Latest mass shooting should have been preventable

It’s not a stretch to say that the deadliest shooting in the United States this year was also one of the most preventable in the country’s long history of these catastrophic events. Unfortunately, this does not come as a surprise to those who have become all too familiar with the decades-long string of mass shootings in this country.

Long before Robert Card opened fire at the Just-in-Time Bowling Alley and at Schemengees Bar & Grille Restaurant, the former U.S. Army Reserve member had a notable history that included being reported for “erratic behavior” and was admitted to a hospital for evaluation. Card had also made previous threats to open fire on a military base in Saco, Maine, as well as other places.

Throughout the time Card’s mental health issues came into question, the 40-year-old had also claimed to have possession of multiple firearms. Card’s behavior was reported by multiple people close to him, including family members, to the Sagadahoc County Sheriff’s Office. 

This was in accordance with Maine’s “yellow flag” law, which leaves it up to local law enforcement to determine what to do with reports of gun owners suspected of immediate threats. Officials at the Sagadahoc County Sheriff’s Office never acted on the reports, letting Card continue down the path that led to the deaths of 18 people.

Sen. Susan Collins of Maine said in response to this information that “on the basis of the facts that we have, [the yellow flag law] should have been triggered… If, in fact, the suspect was hospitalized for two weeks for mental illness, that should have triggered the yellow flag law and he should have been separated from his weapons.” 

So why didn’t anything happen? Every possible sign one could envision for a mass shooting of this size was visible from the moon, even to the point where Card was verbally telling people he was planning a shooting. Despite all of the information in the hands of both local law enforcement and the U.S. Army, zero preventative measures were taken, and perhaps the most concerning part of this is that under current legislation, nothing more could have been done.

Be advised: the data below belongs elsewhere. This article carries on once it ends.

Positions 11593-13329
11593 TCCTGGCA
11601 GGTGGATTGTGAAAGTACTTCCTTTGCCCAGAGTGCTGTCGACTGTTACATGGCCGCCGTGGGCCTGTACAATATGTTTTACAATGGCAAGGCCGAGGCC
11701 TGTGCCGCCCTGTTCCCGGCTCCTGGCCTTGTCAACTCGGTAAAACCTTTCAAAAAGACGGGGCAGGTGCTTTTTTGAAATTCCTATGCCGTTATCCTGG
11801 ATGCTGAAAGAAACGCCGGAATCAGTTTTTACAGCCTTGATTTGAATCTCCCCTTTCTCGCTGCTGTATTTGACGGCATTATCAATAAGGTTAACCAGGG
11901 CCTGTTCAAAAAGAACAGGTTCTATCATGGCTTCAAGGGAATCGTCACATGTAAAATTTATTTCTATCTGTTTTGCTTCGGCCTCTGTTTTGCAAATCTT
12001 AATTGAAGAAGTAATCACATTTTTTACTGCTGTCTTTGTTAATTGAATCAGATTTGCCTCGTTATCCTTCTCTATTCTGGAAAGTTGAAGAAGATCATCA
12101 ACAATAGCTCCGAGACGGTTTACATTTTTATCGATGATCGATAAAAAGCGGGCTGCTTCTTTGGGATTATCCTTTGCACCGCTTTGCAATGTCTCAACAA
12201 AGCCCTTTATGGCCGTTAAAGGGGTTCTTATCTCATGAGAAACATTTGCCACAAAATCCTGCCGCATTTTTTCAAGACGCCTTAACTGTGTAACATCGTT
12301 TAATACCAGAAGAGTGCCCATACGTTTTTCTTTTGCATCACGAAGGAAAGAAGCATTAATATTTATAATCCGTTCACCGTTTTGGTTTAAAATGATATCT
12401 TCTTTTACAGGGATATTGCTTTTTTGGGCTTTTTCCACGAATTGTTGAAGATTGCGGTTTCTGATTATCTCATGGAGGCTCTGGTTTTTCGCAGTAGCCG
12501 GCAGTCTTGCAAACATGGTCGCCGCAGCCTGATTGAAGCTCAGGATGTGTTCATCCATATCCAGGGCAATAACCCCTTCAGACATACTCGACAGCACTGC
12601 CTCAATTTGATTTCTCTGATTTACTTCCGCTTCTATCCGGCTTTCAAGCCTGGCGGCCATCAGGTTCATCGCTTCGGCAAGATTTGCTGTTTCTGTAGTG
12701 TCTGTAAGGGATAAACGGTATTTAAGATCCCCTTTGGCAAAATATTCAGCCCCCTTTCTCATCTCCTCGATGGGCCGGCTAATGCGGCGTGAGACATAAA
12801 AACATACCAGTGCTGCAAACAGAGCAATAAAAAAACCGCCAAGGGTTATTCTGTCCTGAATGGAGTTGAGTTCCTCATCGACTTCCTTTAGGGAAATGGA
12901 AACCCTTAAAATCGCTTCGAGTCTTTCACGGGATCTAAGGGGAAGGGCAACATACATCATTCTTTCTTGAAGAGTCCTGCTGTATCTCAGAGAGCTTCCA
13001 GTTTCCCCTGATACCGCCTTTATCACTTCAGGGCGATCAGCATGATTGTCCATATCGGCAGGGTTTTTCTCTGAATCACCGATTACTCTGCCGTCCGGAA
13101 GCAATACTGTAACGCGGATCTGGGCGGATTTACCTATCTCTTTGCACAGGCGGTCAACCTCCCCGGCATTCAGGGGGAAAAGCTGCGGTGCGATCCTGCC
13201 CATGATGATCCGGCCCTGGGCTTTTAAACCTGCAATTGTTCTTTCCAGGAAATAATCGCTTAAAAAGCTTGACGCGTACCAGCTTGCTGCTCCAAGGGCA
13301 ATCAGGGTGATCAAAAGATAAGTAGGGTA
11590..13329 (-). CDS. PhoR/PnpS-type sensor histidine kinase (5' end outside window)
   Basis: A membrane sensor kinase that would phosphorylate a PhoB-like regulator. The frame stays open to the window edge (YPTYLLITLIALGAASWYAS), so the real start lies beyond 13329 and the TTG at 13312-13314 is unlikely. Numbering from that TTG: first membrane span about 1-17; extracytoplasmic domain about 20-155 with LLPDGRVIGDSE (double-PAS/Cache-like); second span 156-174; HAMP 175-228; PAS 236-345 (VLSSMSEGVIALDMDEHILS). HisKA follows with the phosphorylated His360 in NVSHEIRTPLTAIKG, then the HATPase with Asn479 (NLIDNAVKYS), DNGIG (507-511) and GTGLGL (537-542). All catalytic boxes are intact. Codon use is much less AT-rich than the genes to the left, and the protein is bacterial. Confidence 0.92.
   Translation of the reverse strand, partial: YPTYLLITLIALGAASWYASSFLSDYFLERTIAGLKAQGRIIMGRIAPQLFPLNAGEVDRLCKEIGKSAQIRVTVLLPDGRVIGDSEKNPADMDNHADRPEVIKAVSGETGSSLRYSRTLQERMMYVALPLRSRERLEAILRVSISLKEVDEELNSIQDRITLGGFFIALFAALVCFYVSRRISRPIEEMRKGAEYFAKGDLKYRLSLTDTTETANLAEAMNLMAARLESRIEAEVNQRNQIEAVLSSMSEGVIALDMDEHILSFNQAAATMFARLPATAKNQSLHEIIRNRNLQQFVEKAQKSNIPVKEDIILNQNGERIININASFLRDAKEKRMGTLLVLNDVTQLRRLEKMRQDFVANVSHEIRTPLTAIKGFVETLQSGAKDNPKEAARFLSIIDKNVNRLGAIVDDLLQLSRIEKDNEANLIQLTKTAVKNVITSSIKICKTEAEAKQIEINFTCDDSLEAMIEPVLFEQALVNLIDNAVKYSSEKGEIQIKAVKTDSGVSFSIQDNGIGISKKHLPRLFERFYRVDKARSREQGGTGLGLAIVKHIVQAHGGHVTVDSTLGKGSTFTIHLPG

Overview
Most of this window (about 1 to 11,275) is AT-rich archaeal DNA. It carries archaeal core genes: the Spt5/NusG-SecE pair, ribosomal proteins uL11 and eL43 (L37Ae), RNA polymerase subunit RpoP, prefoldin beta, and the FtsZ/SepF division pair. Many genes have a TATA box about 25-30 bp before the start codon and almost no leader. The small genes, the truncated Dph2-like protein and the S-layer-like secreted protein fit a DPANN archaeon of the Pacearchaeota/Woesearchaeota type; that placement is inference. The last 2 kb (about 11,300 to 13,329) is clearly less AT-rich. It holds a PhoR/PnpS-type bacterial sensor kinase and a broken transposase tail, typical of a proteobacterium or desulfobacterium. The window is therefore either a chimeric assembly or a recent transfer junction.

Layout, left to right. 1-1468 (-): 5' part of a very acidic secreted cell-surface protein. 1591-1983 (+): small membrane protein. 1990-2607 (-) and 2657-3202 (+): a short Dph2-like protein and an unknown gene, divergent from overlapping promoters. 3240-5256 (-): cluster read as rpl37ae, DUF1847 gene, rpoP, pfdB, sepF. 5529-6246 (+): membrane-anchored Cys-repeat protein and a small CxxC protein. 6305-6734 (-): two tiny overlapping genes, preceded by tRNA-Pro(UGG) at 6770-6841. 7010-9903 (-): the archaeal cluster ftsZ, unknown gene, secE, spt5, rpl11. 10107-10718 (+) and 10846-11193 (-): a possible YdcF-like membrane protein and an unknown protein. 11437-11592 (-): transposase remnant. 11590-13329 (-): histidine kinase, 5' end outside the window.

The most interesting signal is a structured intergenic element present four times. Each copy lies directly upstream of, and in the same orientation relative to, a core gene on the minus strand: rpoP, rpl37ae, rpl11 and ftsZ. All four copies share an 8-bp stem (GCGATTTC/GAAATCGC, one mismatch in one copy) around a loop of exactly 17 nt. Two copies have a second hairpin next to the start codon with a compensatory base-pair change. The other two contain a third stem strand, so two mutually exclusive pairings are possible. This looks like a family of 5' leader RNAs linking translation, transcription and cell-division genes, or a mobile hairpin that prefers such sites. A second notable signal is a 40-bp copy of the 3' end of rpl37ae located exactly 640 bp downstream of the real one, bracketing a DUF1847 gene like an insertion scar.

The people close to Card did the right thing by reporting his behavior to local law enforcement. The U.S. Army Reserve acted by admitting him to the hospital for a medical evaluation over the summer. Officials at the Sagadahoc County Sheriff’s Office didn’t legally have to act on the reports they received in accordance with the law. In fact, the county office has not once acted out the state’s yellow flag law.

Perhaps a better question than what could have been done is what should have been done to prevent the shooting? This goes beyond the easy answer of saying that Card should have been marked down in the yellow flag law or that he shouldn’t have been allowed to own guns — nor does this answer have anything to do with the current mental health status and system in the country.

The direct blame for the situation falls on the lawmakers who allowed Card to murder 18 people last month. There is no logical reason Card’s status should have been left up to local law enforcement, and the fact that it was is a systemic failure. This is the same systemic failure that has resulted in the deaths of hundreds of people this year alone and thousands of people over the last several decades.

Until more is done at the federal level to prevent these sorts of events, America is playing a waiting game to find out where the next mass shooting will take place. Unfortunately, it seems that is a game our current lawmakers are willing to play at the risk of the lives of millions of people.


Featured photo courtesy of Just In Time Recreation, Facebook